The National Historical Commission of the Philippines (NHCP) will open the modernized Museo nina Juan at Antonio Luna at Rizal Street, Badoc, Ilocos Norte on April 27 at 11:00 a.m.
The Luna brothers engaged in the reform and the revolutionary movements aimed at securing Philippine independence. Juan Luna became renowned for his excellence in painting. Many of his works, such as the Spoliarium, the Blood Compact, and the Death of Cleopatra, won awards in various expositions abroad. In 1898, he became a diplomat of the Philippines. At the request of his brother Antonio, he designed the uniforms of the Philippine army.
Antonio Luna, an accomplished pharmacist, was active in the Propaganda movement in Spain. He was arrested for suspected complicity to the revolution in 1896. After his release, he joined the Philippine revolution as editor-in-chief of the revolutionary newspaper La Independencia, as a member of the Malolos Congress, and a general of the Philippine army. His 150th birth anniversary will be commemorated on October 29.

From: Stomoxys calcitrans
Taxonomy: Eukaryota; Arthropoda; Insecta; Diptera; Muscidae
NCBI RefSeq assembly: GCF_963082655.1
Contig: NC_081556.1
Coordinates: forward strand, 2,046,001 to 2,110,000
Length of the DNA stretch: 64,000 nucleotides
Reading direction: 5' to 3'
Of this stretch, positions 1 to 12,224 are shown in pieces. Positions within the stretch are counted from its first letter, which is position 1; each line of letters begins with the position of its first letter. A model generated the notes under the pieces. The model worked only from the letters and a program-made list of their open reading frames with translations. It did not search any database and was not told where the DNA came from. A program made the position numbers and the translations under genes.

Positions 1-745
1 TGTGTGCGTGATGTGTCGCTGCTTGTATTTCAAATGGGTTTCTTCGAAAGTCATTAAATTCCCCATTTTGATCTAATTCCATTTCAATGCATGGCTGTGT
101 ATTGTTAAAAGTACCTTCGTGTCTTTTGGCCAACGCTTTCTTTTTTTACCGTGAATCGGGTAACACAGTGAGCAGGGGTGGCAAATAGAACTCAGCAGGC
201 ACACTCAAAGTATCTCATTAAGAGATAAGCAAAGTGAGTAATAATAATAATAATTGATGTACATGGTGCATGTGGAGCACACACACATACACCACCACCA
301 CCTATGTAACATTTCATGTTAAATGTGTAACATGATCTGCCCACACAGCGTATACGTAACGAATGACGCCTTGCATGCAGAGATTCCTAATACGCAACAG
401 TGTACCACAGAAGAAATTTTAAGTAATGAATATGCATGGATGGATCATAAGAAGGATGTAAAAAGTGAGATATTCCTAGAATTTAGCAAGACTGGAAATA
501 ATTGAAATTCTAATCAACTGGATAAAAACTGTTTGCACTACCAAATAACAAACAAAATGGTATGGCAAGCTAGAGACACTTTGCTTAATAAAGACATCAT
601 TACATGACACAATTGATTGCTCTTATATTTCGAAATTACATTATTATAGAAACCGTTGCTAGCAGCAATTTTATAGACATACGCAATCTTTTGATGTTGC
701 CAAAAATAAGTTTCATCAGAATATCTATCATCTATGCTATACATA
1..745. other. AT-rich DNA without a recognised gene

The museum, located in the reconstructed brick house of the Luna family, relates the life and career of the brothers through various displays and interactive exhibits. A reconstruction of Juan's Paris studio and an augmented-reality simulation of trench warfare are among the museum's new features. The museum also has an e-learning facility where students can access the NHCP's online lessons on Philippine history.
Maria Isabel Ongpin, a descendant of Juan and Antonio's brother Jose, is guest of honor.
The NHCP is the national government agency mandated to promote Philippine history through its museums, research and publication, and preserve the nation's historical heritage through conservation and the marking of historic sites and structures